Fall Migration Banding Continues at Indian Foothills Park

A Cedar Waxwing. MRBO has banded
nearly 40 at Foothills Park in Marshall.

By Veronica Mecko
With the addition of several mist nets placed within varying types of vegetation at the site at Indian Foothills Park in Marshall, the number of birds captured and banded has increased in the past two weeks.
September 18 was a busy day of banding at the park with many new species for this site including: Northern Parula, Nashville Warbler, Tennessee Warbler, American Redstart, Black-and-white Warbler, Least Flycatcher and Warbling Vireo.
For several weeks we banders have watched groups of Cedar Waxwings fly in and out of the banding site area. The high pitched trill of the waxwings is usually heard before a group of them flies in and lands on one of the taller red cedar or oak trees and then proceed to take their time moving and landing among the other tall trees before they fly off with their trills trailing behind them. Last Friday the waxwings flew low enough for some to land in the mist nets and we ended up banding 19 of them, a mixture of hatch year and adult birds. Two days later another large group of waxwings were banded.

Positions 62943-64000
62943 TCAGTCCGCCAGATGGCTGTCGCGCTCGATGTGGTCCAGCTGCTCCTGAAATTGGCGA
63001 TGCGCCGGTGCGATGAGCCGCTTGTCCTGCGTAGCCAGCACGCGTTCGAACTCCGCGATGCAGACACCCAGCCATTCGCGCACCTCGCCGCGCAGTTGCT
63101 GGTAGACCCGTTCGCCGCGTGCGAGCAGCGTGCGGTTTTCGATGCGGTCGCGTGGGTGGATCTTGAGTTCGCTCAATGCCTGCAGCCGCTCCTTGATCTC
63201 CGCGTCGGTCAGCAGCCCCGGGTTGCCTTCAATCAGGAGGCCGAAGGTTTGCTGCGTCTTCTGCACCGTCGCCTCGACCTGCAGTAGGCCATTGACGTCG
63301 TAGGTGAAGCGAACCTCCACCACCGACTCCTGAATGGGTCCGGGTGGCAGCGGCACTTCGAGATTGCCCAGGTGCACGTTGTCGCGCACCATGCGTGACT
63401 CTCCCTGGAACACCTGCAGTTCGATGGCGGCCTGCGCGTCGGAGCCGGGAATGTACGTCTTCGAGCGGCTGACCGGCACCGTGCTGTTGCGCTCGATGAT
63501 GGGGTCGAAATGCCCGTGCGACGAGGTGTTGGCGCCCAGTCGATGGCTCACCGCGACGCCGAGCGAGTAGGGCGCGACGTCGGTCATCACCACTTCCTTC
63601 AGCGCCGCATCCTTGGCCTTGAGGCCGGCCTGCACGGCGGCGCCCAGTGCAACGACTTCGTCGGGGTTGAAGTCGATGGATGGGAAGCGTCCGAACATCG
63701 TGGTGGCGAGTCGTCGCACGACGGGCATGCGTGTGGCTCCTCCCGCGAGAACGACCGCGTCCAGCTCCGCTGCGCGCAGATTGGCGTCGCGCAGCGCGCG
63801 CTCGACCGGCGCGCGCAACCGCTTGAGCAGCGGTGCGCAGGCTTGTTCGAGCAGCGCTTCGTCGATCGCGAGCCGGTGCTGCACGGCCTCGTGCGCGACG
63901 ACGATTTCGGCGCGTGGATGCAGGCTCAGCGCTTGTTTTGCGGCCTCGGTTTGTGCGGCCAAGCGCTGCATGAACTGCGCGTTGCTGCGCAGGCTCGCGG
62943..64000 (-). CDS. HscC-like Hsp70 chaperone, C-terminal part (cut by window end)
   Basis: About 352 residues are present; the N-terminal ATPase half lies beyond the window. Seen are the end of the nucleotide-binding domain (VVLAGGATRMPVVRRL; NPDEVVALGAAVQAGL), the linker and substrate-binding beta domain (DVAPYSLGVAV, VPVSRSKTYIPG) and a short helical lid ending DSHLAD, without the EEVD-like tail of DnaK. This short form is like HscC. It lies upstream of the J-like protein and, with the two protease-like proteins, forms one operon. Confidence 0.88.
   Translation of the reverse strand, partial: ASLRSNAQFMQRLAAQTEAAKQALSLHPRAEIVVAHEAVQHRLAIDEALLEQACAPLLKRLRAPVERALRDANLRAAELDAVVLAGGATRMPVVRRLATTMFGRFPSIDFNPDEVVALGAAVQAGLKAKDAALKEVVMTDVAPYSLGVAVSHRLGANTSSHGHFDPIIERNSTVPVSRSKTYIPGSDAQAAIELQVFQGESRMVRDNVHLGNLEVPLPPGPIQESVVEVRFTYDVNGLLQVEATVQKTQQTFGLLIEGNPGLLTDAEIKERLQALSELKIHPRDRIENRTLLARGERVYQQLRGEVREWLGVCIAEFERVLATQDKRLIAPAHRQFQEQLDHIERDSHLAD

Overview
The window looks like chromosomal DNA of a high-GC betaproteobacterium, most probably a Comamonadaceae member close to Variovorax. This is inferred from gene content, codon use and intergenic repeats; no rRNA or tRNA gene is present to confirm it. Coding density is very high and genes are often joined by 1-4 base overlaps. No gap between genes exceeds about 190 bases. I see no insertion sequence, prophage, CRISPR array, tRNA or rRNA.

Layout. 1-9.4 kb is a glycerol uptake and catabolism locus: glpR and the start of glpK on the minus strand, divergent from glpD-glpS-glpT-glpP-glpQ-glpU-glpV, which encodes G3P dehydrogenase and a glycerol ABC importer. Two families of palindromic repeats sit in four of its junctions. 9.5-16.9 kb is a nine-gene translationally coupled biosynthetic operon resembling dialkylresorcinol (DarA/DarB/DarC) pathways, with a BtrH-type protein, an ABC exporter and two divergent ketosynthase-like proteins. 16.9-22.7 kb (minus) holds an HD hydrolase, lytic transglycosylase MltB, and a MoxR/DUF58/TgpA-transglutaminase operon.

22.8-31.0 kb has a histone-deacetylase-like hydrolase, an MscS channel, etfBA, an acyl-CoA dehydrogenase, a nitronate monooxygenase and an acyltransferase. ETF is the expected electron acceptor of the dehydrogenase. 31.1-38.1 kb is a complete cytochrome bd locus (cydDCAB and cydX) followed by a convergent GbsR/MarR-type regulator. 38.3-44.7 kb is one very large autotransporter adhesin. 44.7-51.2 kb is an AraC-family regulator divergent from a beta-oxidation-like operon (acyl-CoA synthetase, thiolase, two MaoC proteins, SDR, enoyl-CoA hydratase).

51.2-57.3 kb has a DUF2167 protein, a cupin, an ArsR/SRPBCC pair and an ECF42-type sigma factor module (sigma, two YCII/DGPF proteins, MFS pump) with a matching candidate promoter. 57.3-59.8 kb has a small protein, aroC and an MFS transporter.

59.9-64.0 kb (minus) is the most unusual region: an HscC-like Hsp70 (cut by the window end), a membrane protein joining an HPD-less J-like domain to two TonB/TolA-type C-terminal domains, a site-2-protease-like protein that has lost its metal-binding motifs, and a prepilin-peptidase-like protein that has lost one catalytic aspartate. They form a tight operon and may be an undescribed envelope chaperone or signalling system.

Other new species for the site within the past week were Wilson’s Warbler, Magnolia Warbler, Black-capped Chickadee and Yellow-bellied Flycatcher. On the first net run on Monday morning, a Ruby-crowned Kinglet was banded and on Wednesday an Orange-crowned Warbler was banded.

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